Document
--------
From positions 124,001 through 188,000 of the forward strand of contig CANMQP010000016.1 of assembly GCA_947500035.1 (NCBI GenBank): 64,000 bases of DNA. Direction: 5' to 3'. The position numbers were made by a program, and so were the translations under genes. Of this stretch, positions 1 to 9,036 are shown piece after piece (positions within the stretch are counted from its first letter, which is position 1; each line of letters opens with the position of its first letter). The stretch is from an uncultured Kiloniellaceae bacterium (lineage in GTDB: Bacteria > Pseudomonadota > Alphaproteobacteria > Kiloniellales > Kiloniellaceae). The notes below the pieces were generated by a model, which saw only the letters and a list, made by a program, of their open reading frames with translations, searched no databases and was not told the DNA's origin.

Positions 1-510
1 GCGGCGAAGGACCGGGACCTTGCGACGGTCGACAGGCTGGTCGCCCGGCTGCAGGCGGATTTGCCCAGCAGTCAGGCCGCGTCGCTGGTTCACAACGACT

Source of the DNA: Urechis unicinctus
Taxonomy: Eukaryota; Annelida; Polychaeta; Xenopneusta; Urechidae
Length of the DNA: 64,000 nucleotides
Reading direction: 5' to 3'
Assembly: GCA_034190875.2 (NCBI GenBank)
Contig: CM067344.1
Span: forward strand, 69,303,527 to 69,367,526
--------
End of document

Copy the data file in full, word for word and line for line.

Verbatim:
From positions 124,001 through 188,000 of the forward strand of contig CANMQP010000016.1 of assembly GCA_947500035.1 (NCBI GenBank): 64,000 bases of DNA. Direction: 5' to 3'. The position numbers were made by a program, and so were the translations under genes. Of this stretch, positions 1 to 9,036 are shown piece after piece (positions within the stretch are counted from its first letter, which is position 1; each line of letters opens with the position of its first letter). The stretch is from an uncultured Kiloniellaceae bacterium (lineage in GTDB: Bacteria > Pseudomonadota > Alphaproteobacteria > Kiloniellales > Kiloniellaceae). The notes below the pieces were generated by a model, which saw only the letters and a list, made by a program, of their open reading frames with translations, searched no databases and was not told the DNA's origin.

Positions 1-510
1 GCGGCGAAGGACCGGGACCTTGCGACGGTCGACAGGCTGGTCGCCCGGCTGCAGGCGGATTTGCCCAGCAGTCAGGCCGCGTCGCTGGTTCACAACGACT

Source of the DNA: Urechis unicinctus
Taxonomy: Eukaryota; Annelida; Polychaeta; Xenopneusta; Urechidae
Length of the DNA: 64,000 nucleotides
Reading direction: 5' to 3'
Assembly: GCA_034190875.2 (NCBI GenBank)
Contig: CM067344.1
Span: forward strand, 69,303,527 to 69,367,526